The code actually brought an error up on intitial run due to being unable to load a WScript object, but luckily I was able to click the “Step Over” button and the code continued to run, exposing the functionality of the decoder. I placed a Debugger; command inside of the decoding function and stepped through the code one line at a time, watching the decoding process happen one character at a time. I also had to allow ActiveX objects when I first started this process so that IE would let the code run. See a char being decoded below:
At this point, we can try and take one of those large confusing numbers in our code and run it through this decoding function. However, this manual method can be time consuming. It would be better to try some automated tools first. I tried JSNice, JSDetox, and JSUnpack and all of them failed to deobfuscate this code. Rather than keep wasting time trying deobfuscators, I decided to just do it manually. To do this, all I did was take the a() function from the code, open up Chrome, press F12, click Source, click Snippet, then paste this code into the box. I then arranged the code so that I could manually control the function input, and the output would run a console.log() and print both the input and the output to the Chrome console. This allowed me to paste each encoded string in and get the decoded string like so:
Eventually, unpacking all of this code lead to code which looked like this:
During my manual deobfuscation, I also removed redundant functions and renamed a few objects from their cryptic one-letter names to semantic names. I left one string obfuscated which will give you a sense of where we are in the code when you view the original version of this code:
As you can see, the deobfuscated code is far, far easier to understand and can help solve the mystery of what the code actually does. In this case, the code navigated to a malicious URL and attempted to download more malware. This is a common choice of malware authors because as we covered in the previous post, scripting attacks can help avoid other antivirus systems. PC Matic will still protect your computer from this type of attack.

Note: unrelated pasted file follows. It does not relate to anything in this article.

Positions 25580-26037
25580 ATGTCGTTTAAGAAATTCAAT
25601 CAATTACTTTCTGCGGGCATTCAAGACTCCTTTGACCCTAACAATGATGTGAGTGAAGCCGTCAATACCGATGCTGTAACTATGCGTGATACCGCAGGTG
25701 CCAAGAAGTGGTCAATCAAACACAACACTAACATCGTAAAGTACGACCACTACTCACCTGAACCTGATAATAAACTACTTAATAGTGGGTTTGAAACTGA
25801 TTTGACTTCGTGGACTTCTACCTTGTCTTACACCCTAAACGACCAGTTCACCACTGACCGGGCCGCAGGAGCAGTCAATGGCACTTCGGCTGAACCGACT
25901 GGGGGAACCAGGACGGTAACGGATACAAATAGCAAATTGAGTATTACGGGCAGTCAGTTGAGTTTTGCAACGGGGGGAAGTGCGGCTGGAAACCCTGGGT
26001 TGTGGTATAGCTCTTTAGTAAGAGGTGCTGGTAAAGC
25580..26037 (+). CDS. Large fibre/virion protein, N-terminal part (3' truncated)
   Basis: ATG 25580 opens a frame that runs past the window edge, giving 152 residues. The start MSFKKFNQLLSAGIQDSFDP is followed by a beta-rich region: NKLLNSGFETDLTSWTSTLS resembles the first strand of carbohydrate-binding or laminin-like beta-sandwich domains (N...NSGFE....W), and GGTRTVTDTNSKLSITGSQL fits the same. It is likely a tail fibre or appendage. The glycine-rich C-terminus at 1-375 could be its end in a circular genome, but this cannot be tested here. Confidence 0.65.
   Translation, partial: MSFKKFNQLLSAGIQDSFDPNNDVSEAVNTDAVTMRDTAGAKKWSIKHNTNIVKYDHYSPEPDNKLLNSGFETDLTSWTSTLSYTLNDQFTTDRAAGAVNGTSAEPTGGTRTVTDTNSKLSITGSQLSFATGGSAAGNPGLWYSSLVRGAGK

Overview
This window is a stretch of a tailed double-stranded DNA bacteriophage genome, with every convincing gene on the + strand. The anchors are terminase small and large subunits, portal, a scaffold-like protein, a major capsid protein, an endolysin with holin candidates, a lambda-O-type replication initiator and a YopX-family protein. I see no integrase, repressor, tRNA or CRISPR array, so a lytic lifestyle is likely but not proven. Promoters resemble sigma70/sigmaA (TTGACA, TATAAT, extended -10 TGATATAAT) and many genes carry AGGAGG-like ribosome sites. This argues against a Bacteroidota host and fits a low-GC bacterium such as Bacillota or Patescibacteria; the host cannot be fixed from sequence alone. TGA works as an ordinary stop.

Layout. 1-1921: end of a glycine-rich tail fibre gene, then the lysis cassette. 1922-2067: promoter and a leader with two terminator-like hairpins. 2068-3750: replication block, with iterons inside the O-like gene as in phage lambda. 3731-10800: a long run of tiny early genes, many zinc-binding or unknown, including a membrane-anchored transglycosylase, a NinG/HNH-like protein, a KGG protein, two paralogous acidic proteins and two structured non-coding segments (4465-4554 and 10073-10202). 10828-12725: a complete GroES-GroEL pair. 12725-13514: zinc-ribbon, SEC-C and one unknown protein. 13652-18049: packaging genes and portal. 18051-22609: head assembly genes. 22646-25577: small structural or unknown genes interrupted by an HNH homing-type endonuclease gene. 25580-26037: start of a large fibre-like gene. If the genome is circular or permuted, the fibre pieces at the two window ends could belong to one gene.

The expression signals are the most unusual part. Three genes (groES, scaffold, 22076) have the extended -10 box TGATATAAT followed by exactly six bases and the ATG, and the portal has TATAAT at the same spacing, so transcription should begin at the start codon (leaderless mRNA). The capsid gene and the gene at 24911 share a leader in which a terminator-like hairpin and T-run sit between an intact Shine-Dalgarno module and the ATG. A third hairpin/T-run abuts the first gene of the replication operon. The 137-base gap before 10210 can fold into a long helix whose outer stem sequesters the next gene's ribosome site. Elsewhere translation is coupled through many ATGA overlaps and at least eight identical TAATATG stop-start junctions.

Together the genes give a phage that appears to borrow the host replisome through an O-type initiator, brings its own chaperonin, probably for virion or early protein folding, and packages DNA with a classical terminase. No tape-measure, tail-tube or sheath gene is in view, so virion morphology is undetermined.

Deobfuscation tips and suggested workflow
- First determine if the code is obfuscated by examining it
- Next, try automated deobfuscation tools like JSNice, JSUnpack, etc… You may also find JSBeautifier helpful because usually the code is all compressed or “minified” into one line. I used JS Beautifier to make the code look like code before I even touched it.
- After formatting the code, read through it and locate functions which are repeatedly called throughout the code
- Examine the definitions of those functions in an attempt to reverse engineer their functionality and/or locate a decoding or encoding function
- If it’s an encoding function, you may be able to reverse it. If it’s a decoding function, you can extract and use it in a Chrome Snippet as we did here
- Decode each symbol and then go back to the original code, replacing each one and using comments and your own function and variable names to make sense of the code
- Keep eyes peeled for URLs and IP addresses. This malware had a URL to a hacker’s web server.
Thanks for reading and as always, feel free to drop any questions or comments in the comment section below.